At LGBT Pride parades around the country, the queer community always puts on a show. Rainbows, glitter, big hair, fabulous costumes, leather, dykes on bikes and partial nudity—pretty much anything goes, as participants let their freak flags fly.
But the most beloved contingent of Pride marchers is seldom flamboyant. In fact, they often stand out by looking so completely ordinary, like central casting’s view of middle America. Members of PFLAG (Parents, Families, and Friends of Lesbians and Gays), carry signs that say things like, “I Love My Lesbian Daughter” and “My Pride is My Gay Child.” When they march by, people along the parade route cheer, applaud and openly weep.
The idea for PFLAG emerged from a Pride parade in June 1972 when Jeanne Manford, a New York City grade school teacher, marched alongside her gay son, Morty, holding a sign with what was then a new message: “Parents of Gays: Unite in Support for our Children.” Manford was surprised by the welcome she received that day:
As we marched the parade route, so many people came up and hugged me and cried and talked about their own parents.
The people who approached her asked if she could speak with their mothers and fathers, no doubt wishing their families could be so accepting. Manford has been called the “mother of the straight ally movement,” and PFLAG, the national organization she helped to found shortly after that emotional march, has become one of the most important and influential ally groups for gay rights in this country.
Manford’s role as a gay rights leader began one night as she was watching television in her home. On the news, she saw footage of her activist son being beaten at a protest while police looked on. She took action by writing a letter [pdf] that appeared in the New York Post on April 29, 1972, in which she declared, “I have a homosexual son and I love him.” Manford later explained, “I didn’t think anything of it, but I guess it was the first time a mother ever stood up publicly and said, ‘Yes, I have a homosexual child.'”
A few weeks later, she took up her sign and marched her way into LGBT history.
Initially conceived of as a support group for parents to help them come to terms with their offspring’s sexuality, PFLAG quickly developed into a resource for the entire queer community. It provides information and support to parents, families and friends of lesbian, gay, bisexual and transgender youth, and it has been a leading force in national efforts to fight anti-gay bullying. Its new campaign, “Cultivating Respect: Safe Schools for All,” seeks to improve school environments where, according to a recent study, “9 out of 10 LGBT students experience some form of mistreatment.” In a related initiative, “Care With Pride,” PFLAG has teamed up with Walgreen’s and Johnson and Johnson to raise funds and media awareness in an effort to combat school bullying.
Betty DeGeneres, another famous PFLAG mom, is the spokesperson for the Care With Pride campaign:
Elizabeth Kohm, deputy executive director of PFLAG National, explains how the organization continues to evolve in light of changing community needs:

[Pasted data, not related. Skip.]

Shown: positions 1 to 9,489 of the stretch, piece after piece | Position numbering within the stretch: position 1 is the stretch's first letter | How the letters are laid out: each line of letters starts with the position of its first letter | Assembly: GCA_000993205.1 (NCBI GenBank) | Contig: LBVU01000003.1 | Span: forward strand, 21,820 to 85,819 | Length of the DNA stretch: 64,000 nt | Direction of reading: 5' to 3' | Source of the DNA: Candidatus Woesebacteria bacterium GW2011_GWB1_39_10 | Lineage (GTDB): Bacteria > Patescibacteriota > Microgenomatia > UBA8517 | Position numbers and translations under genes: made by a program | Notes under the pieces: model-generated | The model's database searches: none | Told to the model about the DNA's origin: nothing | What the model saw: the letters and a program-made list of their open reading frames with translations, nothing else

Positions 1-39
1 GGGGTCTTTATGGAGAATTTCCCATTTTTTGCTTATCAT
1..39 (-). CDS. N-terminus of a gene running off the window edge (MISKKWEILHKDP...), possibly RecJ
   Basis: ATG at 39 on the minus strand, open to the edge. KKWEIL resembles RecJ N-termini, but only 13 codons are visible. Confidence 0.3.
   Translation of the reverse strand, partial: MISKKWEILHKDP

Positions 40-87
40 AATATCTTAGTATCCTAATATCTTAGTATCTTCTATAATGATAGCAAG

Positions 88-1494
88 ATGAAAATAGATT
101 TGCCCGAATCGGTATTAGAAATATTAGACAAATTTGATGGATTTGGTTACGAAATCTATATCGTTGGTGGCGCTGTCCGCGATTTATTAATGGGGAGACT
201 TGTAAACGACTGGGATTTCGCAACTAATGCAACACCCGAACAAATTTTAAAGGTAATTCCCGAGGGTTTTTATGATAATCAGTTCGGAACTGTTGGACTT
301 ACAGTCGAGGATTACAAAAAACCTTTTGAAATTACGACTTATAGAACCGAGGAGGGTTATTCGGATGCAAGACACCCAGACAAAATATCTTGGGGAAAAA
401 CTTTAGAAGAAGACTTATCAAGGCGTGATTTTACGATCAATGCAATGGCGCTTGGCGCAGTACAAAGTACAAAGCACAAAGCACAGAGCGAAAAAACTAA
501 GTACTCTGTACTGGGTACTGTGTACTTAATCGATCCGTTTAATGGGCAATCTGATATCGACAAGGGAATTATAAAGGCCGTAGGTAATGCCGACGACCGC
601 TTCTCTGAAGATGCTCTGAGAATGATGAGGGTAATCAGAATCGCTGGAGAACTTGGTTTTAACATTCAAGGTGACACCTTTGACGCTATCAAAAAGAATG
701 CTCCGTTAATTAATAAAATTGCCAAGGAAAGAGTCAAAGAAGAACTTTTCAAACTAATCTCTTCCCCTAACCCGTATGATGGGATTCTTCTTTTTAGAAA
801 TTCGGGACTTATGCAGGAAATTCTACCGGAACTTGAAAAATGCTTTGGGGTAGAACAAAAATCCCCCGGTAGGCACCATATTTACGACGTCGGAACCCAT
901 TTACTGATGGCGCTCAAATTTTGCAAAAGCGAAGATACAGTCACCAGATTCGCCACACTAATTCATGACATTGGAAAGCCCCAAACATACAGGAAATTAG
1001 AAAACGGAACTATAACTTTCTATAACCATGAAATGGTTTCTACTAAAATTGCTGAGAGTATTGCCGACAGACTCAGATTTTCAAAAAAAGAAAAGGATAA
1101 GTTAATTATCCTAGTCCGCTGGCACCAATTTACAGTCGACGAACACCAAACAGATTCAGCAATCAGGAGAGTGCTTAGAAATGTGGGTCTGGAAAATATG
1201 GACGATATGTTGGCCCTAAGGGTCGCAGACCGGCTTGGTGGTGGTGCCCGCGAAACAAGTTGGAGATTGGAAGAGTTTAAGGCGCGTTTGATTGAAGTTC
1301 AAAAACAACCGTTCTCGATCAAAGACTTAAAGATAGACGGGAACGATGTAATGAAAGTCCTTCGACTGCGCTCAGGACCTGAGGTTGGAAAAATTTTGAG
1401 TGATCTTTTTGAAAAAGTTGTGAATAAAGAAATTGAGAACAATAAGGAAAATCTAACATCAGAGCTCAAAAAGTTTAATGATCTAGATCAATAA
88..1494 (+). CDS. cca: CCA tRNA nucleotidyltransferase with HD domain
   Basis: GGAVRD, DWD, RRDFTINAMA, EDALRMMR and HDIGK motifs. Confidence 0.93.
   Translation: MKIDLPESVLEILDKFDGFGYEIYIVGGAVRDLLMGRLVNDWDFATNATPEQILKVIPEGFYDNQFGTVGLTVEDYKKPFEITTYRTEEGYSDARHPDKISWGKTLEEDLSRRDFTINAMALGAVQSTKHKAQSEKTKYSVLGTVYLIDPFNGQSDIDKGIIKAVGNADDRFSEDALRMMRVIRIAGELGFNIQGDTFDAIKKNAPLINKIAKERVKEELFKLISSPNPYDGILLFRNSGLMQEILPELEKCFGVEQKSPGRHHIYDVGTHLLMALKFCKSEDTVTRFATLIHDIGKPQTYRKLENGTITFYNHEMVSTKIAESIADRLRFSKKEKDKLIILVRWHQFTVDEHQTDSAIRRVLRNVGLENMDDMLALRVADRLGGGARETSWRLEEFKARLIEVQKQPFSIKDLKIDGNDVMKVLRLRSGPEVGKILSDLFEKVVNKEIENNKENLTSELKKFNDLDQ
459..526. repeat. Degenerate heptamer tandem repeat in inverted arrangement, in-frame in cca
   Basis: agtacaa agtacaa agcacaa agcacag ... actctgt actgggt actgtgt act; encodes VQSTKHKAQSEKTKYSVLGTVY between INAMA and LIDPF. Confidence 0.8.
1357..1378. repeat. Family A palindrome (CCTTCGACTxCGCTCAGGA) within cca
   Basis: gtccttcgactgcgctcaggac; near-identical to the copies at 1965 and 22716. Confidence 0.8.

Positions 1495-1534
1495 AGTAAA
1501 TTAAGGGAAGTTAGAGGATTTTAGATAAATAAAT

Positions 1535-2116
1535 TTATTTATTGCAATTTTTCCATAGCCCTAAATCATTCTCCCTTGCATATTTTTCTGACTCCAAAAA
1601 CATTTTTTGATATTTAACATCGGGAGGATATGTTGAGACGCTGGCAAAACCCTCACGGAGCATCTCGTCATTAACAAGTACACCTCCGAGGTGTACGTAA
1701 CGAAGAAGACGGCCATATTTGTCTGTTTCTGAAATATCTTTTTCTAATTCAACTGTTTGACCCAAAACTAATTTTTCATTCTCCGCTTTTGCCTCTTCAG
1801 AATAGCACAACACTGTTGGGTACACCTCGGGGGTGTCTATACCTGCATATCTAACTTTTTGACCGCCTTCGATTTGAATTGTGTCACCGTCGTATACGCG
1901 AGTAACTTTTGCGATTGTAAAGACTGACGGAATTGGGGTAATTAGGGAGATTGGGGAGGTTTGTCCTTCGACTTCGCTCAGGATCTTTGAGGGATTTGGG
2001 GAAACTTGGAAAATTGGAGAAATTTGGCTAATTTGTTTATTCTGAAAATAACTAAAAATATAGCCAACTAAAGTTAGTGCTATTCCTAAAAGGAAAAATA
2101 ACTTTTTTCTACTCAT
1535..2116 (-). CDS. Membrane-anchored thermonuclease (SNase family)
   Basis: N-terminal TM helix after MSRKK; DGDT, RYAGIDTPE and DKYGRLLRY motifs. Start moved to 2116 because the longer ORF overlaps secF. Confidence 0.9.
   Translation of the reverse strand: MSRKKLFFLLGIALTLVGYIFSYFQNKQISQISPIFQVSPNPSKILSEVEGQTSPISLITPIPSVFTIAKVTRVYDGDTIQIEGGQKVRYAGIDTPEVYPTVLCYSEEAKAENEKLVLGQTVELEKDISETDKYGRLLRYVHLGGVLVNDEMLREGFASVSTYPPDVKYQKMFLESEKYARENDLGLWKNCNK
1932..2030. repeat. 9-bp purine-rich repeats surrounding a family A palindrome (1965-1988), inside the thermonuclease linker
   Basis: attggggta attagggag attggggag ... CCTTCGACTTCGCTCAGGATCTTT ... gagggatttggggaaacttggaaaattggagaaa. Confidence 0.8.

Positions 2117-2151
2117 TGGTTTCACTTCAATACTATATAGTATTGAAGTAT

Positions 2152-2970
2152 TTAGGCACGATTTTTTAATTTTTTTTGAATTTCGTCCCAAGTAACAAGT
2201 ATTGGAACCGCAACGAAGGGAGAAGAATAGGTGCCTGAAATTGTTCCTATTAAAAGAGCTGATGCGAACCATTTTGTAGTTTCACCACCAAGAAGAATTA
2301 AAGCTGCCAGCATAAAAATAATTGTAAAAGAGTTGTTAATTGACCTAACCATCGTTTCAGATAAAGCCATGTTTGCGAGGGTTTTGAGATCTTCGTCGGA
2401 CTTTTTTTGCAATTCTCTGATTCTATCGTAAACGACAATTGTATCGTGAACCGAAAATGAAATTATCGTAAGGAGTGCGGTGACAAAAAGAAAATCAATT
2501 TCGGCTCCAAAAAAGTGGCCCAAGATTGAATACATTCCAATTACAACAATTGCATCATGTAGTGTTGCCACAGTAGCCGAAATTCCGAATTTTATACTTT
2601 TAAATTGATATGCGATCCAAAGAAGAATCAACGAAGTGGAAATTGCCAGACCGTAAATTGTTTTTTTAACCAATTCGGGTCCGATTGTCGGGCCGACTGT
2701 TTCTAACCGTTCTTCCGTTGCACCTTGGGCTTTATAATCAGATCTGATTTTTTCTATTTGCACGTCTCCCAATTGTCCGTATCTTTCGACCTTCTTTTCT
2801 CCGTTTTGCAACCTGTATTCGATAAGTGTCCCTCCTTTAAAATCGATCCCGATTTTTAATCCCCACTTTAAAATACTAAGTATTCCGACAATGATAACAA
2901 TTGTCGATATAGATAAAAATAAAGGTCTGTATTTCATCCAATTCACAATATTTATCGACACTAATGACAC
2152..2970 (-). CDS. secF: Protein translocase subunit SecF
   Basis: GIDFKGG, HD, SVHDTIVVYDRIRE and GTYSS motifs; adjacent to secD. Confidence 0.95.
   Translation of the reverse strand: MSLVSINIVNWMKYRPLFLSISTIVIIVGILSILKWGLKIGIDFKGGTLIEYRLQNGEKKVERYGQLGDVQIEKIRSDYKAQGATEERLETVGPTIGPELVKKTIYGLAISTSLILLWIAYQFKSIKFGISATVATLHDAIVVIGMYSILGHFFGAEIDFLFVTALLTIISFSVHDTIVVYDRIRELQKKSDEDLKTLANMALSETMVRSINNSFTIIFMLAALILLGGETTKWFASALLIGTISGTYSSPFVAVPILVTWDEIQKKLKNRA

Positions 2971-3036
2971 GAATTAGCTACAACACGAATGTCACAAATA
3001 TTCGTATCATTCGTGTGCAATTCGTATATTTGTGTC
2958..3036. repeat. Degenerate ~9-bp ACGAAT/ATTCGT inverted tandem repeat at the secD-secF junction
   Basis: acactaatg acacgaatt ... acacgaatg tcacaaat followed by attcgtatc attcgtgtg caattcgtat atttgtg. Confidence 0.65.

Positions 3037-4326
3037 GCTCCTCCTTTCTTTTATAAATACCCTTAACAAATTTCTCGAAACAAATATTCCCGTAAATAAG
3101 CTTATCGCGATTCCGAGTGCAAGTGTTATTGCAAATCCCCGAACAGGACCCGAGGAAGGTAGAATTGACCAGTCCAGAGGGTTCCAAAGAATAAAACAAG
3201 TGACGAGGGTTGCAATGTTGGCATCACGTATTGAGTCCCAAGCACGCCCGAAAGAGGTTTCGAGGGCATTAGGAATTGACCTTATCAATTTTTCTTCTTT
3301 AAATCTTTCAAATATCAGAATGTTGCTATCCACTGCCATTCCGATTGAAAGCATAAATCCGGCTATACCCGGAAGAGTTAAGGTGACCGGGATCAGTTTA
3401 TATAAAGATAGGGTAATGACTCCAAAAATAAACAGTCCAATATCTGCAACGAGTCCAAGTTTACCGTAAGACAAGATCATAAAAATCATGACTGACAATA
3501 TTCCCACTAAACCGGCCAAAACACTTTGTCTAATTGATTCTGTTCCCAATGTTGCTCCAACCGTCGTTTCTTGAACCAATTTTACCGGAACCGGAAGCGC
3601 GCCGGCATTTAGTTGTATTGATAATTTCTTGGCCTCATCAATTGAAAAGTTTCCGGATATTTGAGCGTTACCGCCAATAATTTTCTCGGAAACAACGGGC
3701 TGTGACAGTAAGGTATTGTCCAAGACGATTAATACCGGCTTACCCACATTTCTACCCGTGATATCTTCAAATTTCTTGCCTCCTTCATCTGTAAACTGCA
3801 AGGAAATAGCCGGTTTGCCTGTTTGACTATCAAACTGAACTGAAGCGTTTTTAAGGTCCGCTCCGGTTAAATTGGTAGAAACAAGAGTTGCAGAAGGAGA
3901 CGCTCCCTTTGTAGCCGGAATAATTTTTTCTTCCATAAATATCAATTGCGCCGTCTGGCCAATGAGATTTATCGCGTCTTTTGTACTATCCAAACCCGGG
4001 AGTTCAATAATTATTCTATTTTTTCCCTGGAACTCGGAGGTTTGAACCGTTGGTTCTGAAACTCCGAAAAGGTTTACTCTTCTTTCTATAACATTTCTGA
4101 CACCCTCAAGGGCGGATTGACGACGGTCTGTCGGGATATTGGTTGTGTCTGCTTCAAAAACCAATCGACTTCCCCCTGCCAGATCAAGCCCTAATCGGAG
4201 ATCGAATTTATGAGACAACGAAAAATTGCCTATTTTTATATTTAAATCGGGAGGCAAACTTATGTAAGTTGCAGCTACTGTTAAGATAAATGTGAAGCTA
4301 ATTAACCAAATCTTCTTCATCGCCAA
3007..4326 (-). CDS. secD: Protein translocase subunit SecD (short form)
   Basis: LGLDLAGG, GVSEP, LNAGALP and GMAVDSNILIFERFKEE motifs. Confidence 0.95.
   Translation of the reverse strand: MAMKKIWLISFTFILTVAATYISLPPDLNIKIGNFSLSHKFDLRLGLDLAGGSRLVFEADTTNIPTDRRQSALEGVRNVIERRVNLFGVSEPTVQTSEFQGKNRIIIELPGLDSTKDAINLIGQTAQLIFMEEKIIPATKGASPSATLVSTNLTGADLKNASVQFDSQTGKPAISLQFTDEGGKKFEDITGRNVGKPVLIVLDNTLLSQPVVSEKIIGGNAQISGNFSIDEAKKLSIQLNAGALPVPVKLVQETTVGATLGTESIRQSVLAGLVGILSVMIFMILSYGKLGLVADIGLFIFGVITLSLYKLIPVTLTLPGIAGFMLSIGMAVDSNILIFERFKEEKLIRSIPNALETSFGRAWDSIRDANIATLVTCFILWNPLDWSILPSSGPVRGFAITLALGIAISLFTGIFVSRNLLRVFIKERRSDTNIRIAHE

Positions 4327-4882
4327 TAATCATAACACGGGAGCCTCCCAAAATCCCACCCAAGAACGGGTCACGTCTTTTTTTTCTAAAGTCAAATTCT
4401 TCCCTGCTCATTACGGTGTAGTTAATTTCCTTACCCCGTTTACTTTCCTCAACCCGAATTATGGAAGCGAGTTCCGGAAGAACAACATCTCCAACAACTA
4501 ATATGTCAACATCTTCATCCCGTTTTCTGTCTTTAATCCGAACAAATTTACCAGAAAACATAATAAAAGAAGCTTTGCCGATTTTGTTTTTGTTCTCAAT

After 40 years, we would love for there to be no more need for our mission, but the reality is that we have seen an increased interest and revitalization in a range of communities. There is increased interest in PFLAG where you see bullying incidents, deaths by suicide or anti-LGBT legislation, but we also still see a need in places where people perceive there is widespread acceptance. The support that has been such a signature of PFLAG will always be a core part of our mission, but PFLAG is increasingly recognized for our efforts on education and advocacy. The truth is that kids are coming out earlier and earlier, which is a great statement about how society is changing and how many parents are becoming more accepting and aware. Now those parents are turning to PFLAG and taking the next step: How do we get educated, educate others and advocate so that all of these kids will have better lives?
Brendan Behan, executive director of San Francisco Pride, applauds PFLAG’s work:
When parents and friends take a stand for the dignity and equality of LGBT youth, they are standing for children everywhere. Our youth don’t just need this—they deserve it.
A recent CNN poll found that 60 percent of Americans “say they have a close friend or family member who is gay,” up from 49 percent in 2010. For those who seek to understand their LGBT friends and family better, and for those who want to be supportive allies, PFLAG is a vital resource.
As Pride month comes to a close—recognized on the national stage for the fourth year in a row by President Obama (see his proclamations for 2012, 2011, 2010 and 2009)—let’s thank the moms and dads, grandmas and grandpas, sisters, brothers, children, in-laws and friends for their love and support. If you’d like to send a personal thank-you note to 93-year-old Jeanne Manford for being such a good mother to us all, you may send an e-mail to email@example.com. You may also send cards to:
Thank you, Jeanne Manford! c/o PFLAG National, 1828 L Street NW, Suite 660, Washington, DC 20036.
Photo at top from Flickr user twodolla via Creative Commons 3.0. Other photos courtesy of PFLAG